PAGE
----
To avoid surgery and other drawbacks, researchers developed two new methods for producing the electric field, based on capacitive and inductive coupling. Both of these techniques use an alternating electric field or brief pulses. These approaches do not require chemical reactions at the surface of an electrode; for capacitive coupling the electrodes are on the skin well away from the bone, and for inductive coupling there are no electrodes at all. Therefore, these methods have a mechanism of interaction with bone that is different from DC stimulation. The healing is caused by the electric field itself, and not by a chemical reaction at the electrode surface. The details are uncertain, but any therapeutic response appears to derive from the electric field causing calcium ions to either enter the cell through channels in the membrane or be released from intracellular stores, initiating a complex biochemical response. The electric field strength employed by these instruments varies widely, but is generally stronger than for DC fields.

Does an electric field (alternating or steady) improve healing in patients with a broken bone? Researchers have performed many clinical trials, and the results are mixed. Several meta-analyses have attempted to sort through all the data. For example, Brent Mollon and his coworkers examined 11 randomized clinical trials, nine of which were blinded to a placebo control. Their analysis was limited to electromagnetic stimulators. They found that “while our pooled analysis does not show a significant impact of electromagnetic stimulation on delayed unions or ununited long bone fractures, methodological limitations and high between-study heterogeneity leave the impact of electromagnetic stimulation on fracture-healing uncertain” (Journal of Bone and Joint Surgery, Volume 90, Pages 2322–2330, 2008). Other meta-analyses, like that of Griffin and Bayat (ePlasty, Volume 11, Pages 303–353, 2011) and Aleem et al. (Scientific Reports, Volume 6, Article 31724, 2016), compared the clinical effectiveness of all three types of devices — DC, capacitive, and inductive — and were cautiously supportive of using electric fields for bone healing. The meta-analysis by Kooistra et al. (Indian Journal of Orthopaedics, Volume 43, Pages 149–155, 2009) concluded that “although preclinical and observational evidence seems to provide a sensible rationale for using [electrical stimulation] in the treatment of long bone nonunions, the current paucity of and heterogeneity in sound clinical evidence prevent orthopedic surgeons from justifiably implementing it.”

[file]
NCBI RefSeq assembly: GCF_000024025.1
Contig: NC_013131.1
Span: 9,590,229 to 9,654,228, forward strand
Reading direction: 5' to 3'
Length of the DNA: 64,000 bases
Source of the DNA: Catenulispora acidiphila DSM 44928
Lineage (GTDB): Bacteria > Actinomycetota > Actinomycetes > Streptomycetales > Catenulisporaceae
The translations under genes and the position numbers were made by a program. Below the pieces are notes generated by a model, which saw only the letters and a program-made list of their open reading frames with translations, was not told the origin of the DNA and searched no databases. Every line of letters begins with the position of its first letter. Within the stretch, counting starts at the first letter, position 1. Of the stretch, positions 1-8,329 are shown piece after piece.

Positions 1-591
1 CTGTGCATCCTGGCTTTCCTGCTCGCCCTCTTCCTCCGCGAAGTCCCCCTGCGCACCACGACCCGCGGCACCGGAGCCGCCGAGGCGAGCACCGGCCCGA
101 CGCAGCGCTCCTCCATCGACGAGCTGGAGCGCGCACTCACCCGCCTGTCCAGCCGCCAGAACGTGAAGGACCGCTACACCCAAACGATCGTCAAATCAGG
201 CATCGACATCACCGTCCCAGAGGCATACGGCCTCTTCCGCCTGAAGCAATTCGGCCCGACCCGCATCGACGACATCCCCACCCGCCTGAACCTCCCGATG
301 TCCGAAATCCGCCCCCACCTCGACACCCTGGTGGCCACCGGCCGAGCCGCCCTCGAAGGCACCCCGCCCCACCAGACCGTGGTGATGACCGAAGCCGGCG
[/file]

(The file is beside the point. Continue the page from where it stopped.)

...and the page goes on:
What do I make of these results? After decades of research and clinical use, we still are not sure if electric fields help bones heal. The evidence is so puzzling that even meta-analysis cannot make sense of it. Maybe electric fields do help, but maybe they do not. Nevertheless, when half a century of study is not sufficient to determine if a method works, I get suspicious. The technique is plausible, but definitely not proven.



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Brad Roth

Professor of Physics at Oakland University and coauthor of the textbook Intermediate Physics for Medicine and Biology.